This is true in general; but the technology used by 800 number can be used to offer a personal number; some years back it was called 600 service, I think. Follow me service is a well established service in POTS. Much touted (in the SIP world) "forking" service is a patented and offered service in the POTS world.

From the point of view of service capability, the only advantage IP telephony has over POTS is "out-of-band" and message oriented signaling capability. Almost all of features discussed by IP telephony proponents has been/can be replicated in the POTS world.

Aswath
wise 12/4/2012 | 11:13:23 PM
re: RBOC VOIP Coming in 2004 I'm sorry, weren't we talking about RBOCs? The CLECs are almost completely out of the picture. Plus, 87% of users do want something that looks familiar.
alchemy 12/4/2012 | 11:13:23 PM
re: RBOC VOIP Coming in 2004 materialgirl writes:
A new paradigm will not happen without revolution. However VoIP grows, it will not look like POTS in any way, or it will not scale. Expect the unexpected, the chaotic, the most disruptive path.

Bunk. Complete, absolute, total bunk. With POTS, you provide the network with the address of the person you are trying to talk to. You then talk to them. When you're done, you tell the network you're done talking with them. That fundamental model ainna gonna change without some signficant genetic engineering to the end user. You can layer whatever user interface you want on top. There won't be anything that you couldn't get on a top of the line ACD in 1985.
dljvjbsl 12/4/2012 | 11:13:37 PM
re: RBOC VOIP Coming in 2004
VoIP has been held up by this problem. Media (or Trunking) Gateways are easy to create but they need a GǣsoftswitchGǥ or other controller that connects to the SS7 network. Despite their rich switching heritage, Alcatel, Lucent and Nortel have all failed to produce a carrier class GǣsoftswitchGǥ. Cisco bought a bunch of startups that claimed to have solved this problem, but none of them got approved by carriers and eventually, Cisco shut down development.


I agree with you that the traditional players have lost their creative drive. Their biggest problem is that they keep trying to develop softswitches. Softswitches have been around in many different guises for at least 25 years. No one wanted to buy the services that they provided then and no one appears to want them now.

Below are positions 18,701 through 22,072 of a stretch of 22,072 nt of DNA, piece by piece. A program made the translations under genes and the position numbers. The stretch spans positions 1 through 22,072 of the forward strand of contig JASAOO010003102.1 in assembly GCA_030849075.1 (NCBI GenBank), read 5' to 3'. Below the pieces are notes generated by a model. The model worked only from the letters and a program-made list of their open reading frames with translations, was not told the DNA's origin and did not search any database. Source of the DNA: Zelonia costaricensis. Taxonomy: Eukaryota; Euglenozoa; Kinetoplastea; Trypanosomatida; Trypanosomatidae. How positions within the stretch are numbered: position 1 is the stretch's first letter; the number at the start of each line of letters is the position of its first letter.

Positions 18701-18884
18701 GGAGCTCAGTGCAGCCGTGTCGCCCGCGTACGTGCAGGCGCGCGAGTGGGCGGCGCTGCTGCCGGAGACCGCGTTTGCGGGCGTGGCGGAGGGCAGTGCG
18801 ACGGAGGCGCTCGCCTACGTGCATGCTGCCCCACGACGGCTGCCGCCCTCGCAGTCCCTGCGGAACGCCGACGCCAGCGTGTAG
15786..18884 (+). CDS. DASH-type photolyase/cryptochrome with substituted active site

I was surprised that no one has commented on the types of services that are discribed in the article. I cannot see subscribers being excited that they can use a web page to subscribe to various services. Unified messaging is another technology that has not been successful and yet it comes back time after time. No customer is going to pay to have their voice mails attached to their Emails.

The issue is not that the development of a signalling gateway for SS7 is difficult. COs now have gateways that interconnect any number of protocols to SS7. Creating a SIP/SS7 gateway would be a straightforward exercise. The real issue that causes the lack of success of softswitches is that they are a technology that solves no problems that any customer would want to pay for.


If VoIP is denopendent on softswitches for its success then it will go the way of 40g optical networking. It will be a technology that no customer would purchase since cone of them could find any use for it.
WiserNow 12/4/2012 | 11:13:39 PM
re: RBOC VOIP Coming in 2004 dljvjbsl wrote:

VoIP is not going to be held up by the lack of ability of Cisco, Nortel, Siemens, Alcatel, Lucent, Avaya etc. to implement the SS7 spec.
------------------------------------------
VoIP has been held up by this problem. Media (or Trunking) Gateways are easy to create but they need a GǣsoftswitchGǥ or other controller that connects to the SS7 network. Despite their rich switching heritage, Alcatel, Lucent and Nortel have all failed to produce a carrier class GǣsoftswitchGǥ. Cisco bought a bunch of startups that claimed to have solved this problem, but none of them got approved by carriers and eventually, Cisco shut down development.

The traditional switching players understand the problem space but they long ago lost the creative drive and energy to produce complex new products that are cost efficient. There have been many startups in this space, but it is a tough market for a startup.
Ringed? 12/4/2012 | 11:13:40 PM
re: RBOC VOIP Coming in 2004 Ironic that the failed 96 Telecom Act, WRT competitive access to the local loop is one of the key reasons why VoIP will continue to proliferate.

Everyone now knows the RBOC local loop has to
be bypassed and or leveraged whenever possible for any competitors to flourish. The same can be said for equipment vendors.

The local loop is being bypassed with VoIP over Cable (legacy voice too), VoIP over DSL :) and the latest assault to the RBOCGs precious loop, cellular service. Gotta love LNP. Granted SS7 is a workhorse but LNP does drastically increase SS7 traffic.

What will happen to the local loop? Could it be, that since the RBOCGs are last to market with VoIP that the coveted local loop will be relegated to providing the one-service VoIP opponents like to wave in the VoIP pundits faceGǪ E911 services :) Now that would be ironic.

Even more ironic will be that the RBOCGs will need to shed this copper plant to pay for pensions and high-dollar executives. And who will be the curator of this once precious local loop.

You Know it! Bobby Max!

Ringed?
dljvjbsl 12/4/2012 | 11:13:40 PM
re: RBOC VOIP Coming in 2004
That is where the problem lies. You therefore must have, somewhere, the ability to talk to the ss7 network. No owner of an ss7 stp will let anything but a few highly tested and proven signalling devices connect to it. WAY too many things can go wrong to risk it. That is what has hamstrung CISCO, et al for so long. They did not understand the intricacies of the PSTN, thinking it could not be that hard. Well, hate to break it to you, but after 10 years of VOIP, there are now only a few companies with products that any stp owner will let connect.